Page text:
In addition to the UNIX ps command, other OS utilities can be used to monitor CPU consumption.
The most common UNIX utility is the vmstat utility. While the ps command shows the instantaneous CPU consumption
of an individual process, vmstat shows the total CPU consumption for all of the CPUs on your database server.
Note: This course does not cover UNIX tools such as
top and glance because they are not available on all UNIX platforms. These tools also can be used to monitor CPU consumption.
The vmstat command provides valuable information about the state of our database server. There are five columns in vmstat that are important for
you to learn:
The vmstat utility is a Unix-like system utility that provides information about system processes, memory, paging, block I/O, traps, and CPU activity. It can be used to monitor CPU consumption on a system.
When you run vmstat, you will see output that provides information about system activity in real-time. The first line of the output shows a summary of the CPU activity, including the following fields:
- r: the number of runnable processes waiting for CPU time
- b: the number of processes in uninterruptible sleep (i.e., waiting for disk I/O)
- us: the amount of CPU time spent executing user-level processes (in percent)
- sy: the amount of CPU time spent executing system-level processes (in percent)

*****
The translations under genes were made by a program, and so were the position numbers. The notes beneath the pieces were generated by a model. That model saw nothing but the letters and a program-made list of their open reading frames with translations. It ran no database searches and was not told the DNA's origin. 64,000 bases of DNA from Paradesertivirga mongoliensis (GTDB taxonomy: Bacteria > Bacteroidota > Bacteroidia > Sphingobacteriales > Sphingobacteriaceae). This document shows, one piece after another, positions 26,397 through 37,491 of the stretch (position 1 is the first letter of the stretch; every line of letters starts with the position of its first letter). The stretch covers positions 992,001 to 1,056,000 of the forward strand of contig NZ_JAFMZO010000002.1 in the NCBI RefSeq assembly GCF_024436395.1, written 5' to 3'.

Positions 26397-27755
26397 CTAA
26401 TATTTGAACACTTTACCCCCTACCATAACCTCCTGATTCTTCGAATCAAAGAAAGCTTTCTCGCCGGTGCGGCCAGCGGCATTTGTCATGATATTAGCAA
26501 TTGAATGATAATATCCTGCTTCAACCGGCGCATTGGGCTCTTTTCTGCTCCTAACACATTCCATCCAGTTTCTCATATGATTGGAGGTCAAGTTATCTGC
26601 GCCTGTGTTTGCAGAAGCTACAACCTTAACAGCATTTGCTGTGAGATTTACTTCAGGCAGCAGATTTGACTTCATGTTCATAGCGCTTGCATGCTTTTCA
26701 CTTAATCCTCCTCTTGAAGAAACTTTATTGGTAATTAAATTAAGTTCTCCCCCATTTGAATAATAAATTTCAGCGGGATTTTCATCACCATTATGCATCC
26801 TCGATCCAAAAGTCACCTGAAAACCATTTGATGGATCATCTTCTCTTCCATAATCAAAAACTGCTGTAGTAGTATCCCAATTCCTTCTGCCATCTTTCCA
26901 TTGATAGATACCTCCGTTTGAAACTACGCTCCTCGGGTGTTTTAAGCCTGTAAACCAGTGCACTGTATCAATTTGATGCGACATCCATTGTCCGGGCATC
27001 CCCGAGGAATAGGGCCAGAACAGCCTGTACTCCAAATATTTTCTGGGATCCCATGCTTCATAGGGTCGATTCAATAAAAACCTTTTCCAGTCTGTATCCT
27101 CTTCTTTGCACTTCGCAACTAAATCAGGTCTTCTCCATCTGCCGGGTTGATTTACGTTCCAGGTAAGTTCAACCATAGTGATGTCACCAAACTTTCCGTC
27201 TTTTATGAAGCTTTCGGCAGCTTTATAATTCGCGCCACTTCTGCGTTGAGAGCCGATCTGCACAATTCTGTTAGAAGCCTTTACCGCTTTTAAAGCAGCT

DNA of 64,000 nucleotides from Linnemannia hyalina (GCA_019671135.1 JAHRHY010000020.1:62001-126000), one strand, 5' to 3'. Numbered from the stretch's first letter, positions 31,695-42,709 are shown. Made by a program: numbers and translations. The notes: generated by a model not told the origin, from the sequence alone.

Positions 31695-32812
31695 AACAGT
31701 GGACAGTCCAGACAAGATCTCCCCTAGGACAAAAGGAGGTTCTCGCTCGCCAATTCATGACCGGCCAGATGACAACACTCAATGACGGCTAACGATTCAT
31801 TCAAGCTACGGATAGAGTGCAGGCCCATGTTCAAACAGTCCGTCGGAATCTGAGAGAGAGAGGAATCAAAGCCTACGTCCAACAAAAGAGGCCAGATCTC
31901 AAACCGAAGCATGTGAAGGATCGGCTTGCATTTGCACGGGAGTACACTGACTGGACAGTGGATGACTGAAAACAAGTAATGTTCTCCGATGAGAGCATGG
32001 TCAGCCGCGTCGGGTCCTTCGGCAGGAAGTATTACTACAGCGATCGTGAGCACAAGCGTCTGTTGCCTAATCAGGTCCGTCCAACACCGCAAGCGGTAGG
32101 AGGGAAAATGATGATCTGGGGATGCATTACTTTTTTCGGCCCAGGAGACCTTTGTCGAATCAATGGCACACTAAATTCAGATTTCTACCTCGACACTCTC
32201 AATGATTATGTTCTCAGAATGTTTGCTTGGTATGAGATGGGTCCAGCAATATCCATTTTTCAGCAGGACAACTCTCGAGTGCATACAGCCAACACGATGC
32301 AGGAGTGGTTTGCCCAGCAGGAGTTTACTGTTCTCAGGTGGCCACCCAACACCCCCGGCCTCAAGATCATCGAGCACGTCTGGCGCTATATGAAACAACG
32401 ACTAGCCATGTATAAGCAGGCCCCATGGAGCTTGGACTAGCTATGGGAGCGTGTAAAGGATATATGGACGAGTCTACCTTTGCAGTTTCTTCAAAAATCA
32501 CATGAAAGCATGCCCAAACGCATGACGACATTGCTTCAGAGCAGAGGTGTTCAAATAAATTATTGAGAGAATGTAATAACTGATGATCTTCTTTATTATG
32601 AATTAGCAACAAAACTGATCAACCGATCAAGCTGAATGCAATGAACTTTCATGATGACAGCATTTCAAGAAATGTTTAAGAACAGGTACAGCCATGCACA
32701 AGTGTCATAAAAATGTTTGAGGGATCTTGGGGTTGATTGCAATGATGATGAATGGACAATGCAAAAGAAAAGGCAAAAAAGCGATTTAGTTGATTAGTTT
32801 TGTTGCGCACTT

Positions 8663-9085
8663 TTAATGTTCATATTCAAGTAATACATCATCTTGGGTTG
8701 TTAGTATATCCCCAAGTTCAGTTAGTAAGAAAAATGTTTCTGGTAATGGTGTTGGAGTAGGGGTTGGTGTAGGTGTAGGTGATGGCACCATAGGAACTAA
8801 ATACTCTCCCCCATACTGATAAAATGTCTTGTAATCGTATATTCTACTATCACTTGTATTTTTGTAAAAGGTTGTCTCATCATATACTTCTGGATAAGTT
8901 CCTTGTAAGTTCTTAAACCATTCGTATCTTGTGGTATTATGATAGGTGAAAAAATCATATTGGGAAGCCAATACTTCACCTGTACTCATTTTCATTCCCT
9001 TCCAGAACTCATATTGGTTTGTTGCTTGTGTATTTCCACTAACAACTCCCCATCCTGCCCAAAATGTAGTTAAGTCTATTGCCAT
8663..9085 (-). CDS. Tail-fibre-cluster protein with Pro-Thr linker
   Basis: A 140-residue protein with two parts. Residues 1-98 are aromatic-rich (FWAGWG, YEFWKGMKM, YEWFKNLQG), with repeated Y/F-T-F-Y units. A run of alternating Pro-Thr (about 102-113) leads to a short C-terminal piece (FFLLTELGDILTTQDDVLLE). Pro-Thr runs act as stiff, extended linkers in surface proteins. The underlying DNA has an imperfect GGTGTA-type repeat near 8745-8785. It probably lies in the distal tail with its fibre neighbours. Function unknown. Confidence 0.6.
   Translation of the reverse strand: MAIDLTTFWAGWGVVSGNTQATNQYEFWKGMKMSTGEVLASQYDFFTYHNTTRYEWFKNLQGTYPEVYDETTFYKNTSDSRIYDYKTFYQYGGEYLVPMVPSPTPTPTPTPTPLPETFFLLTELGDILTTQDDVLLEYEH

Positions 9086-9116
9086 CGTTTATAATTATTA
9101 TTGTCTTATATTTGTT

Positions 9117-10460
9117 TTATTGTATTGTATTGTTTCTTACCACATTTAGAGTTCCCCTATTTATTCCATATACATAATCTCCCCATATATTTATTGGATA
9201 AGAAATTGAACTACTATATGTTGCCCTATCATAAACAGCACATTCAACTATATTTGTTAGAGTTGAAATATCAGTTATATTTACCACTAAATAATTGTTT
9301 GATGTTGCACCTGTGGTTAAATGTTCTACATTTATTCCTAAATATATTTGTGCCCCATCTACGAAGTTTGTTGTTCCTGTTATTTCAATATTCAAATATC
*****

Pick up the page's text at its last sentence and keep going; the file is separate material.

- id: the amount of CPU time that was idle (in percent)
Here's an example of how to use the vmstat utility to monitor CPU consumption:
$ vmstat 1
The 1 argument specifies the interval in seconds at which the utility should update the display. In this example, the display will be updated every second, so you will see a real-time view of the CPU consumption on your system.
You can use the output from vmstat to get a sense of how much CPU time is being used by user-level processes (us), system-level processes (sy), and the amount of time that the CPU is idle (id). If the us and sy values are high, it may indicate that the CPU is under heavy load and may be a cause of performance issues on your system.
When you see 100% CPU usage in conjunction with run queue, (r) values greater than the number of CPUs, you have identified a CPU bottleneck.
A CPU (sy + us) at 100% does not necessarily mean you have a CPU problem. The OS is designed to make the CPUs perform at their top capacity and it
is not uncommon to see busy CPUs that do not have a CPU bottleneck. Be sure to check this against the run queue values.